I sat down and played with gnucash a bit. I'm not super-impressed at gnucash's interface, but the basic ideas of double-entry bookkeeping are beginning to sink in, and they're arrestingly simple and beautiful. I can, just to take a really mundane but surprisingly nontrivial example, have four separate concepts of "My Checking Account", "Money I owe to my housemate who actually pays the landlady", "Rent I fundamentally owe right now" and "Rent expenses I have incurred", and use them to track subtle shifts in my financial obligation to various parties. A complete monthly cycle would look like
|Checking||Housemate||Rent Owed||Rent Expense||||5000||0||0||0||||5000||0||-500||500||||5000||-500||0||500||||4500||0||0||500|
Here I'm listing states ("balances") of accounts rather than transactions. The practice of double-entry itself is just a handy way to maintain the invariant that the sum of all accounts everywhere doesn't change, because every transaction is required to be an increment of one cell and an equal decrement of another.
The transaction → ($500 from "Rent Owed" to "Rent Expense") is the realization that it's the first of the month, and that I owe rent
The transaction → ($500 from "Housemate" to "Rent Owed") is my housemate paying rent, and something I can note down when he emails me saying so; it's only as of now he expects me to pay him money, and my share of the obligation to pay money to the landlady is discharged.
The transaction → ($500 from "Checking" to "Housemate") is me actually writing him a check
The funny thing is generally interpreting this system — which is ultimately just a time-varying vector v in Zn whose sum happens to always be zero.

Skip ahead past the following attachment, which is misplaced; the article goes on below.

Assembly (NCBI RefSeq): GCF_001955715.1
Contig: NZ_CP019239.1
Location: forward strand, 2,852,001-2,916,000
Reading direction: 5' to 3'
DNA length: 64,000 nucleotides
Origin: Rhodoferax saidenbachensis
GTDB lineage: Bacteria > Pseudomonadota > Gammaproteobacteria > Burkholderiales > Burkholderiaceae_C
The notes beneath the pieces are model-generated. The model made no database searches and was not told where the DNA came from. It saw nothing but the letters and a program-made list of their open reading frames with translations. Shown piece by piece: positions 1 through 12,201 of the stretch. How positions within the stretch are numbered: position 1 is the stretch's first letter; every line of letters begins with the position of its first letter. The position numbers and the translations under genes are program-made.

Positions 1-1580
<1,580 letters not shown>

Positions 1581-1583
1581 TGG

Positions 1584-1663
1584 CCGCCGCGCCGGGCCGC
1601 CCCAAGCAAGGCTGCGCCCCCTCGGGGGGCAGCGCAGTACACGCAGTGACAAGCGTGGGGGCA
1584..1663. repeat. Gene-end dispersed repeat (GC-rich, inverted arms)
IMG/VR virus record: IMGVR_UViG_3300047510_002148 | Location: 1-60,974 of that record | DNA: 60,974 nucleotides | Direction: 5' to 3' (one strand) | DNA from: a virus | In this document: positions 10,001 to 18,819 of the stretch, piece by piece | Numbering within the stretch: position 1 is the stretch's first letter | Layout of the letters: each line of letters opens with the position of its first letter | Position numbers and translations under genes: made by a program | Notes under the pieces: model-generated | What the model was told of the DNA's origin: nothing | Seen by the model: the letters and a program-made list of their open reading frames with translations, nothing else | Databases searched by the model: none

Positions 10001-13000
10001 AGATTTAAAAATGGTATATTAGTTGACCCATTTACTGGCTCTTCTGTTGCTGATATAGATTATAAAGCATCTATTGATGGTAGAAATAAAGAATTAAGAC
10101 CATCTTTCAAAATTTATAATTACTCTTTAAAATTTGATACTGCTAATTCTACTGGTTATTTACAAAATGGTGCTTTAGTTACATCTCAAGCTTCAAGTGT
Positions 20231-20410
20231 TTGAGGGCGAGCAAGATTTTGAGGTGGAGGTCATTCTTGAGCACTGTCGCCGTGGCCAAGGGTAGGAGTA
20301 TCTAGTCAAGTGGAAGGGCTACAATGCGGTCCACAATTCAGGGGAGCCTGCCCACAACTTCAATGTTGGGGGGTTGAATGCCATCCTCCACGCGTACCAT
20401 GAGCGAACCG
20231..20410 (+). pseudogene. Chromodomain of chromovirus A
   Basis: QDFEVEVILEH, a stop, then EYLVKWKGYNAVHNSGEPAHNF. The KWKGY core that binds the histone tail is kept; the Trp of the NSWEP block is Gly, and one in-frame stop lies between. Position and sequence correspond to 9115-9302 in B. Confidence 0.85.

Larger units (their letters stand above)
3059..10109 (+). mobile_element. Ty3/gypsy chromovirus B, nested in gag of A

A simple statement of it that I find appealing is any entry in v is simply tracking how much of my money is in a particular place. Some places happen to be sort of abstract-seeming, like "Rent Expense". I find it helpful to actually imagine a big pile of my money somewhere in a deep pit, with a sign above it, saying "Rent". It's my money, but it's lost down a pit now, forever. Conversely when you make income, you make up accounts like (in my case) "Stipend" or "Interest" or the like, which then wind up holding a huge negative number. I thought this was really counterintuitive for a while, but then I noticed they were dual to the lost-forever money pits that expense accounts like "Rent" and "Food" and "Books" are. An income account is a location you pull money out of that never demands it back! Almost as if it were an infinite but renormalized pile of money that's been mine all along, but I only pull money out of it when I actually earn it.
Hmm, maybe that doesn't make anything more clear after all... Somehow it all feels like it makes sense to me.
Where all the descriptions of accounting I can find on the web mumble around about "The Accounting Equation" it seems like you really only are designating a certain set of accounts (Assets, Liabilities, etc.) as "internal", representing people that actually want to be paid back or whom you can count on to pay you, and everything else (Income, Expenses) are by default then "external", irrecoverable-money-pits and their dual, apathetic virtual creditors, a record of how everything in the "internal" accounts came to be that way.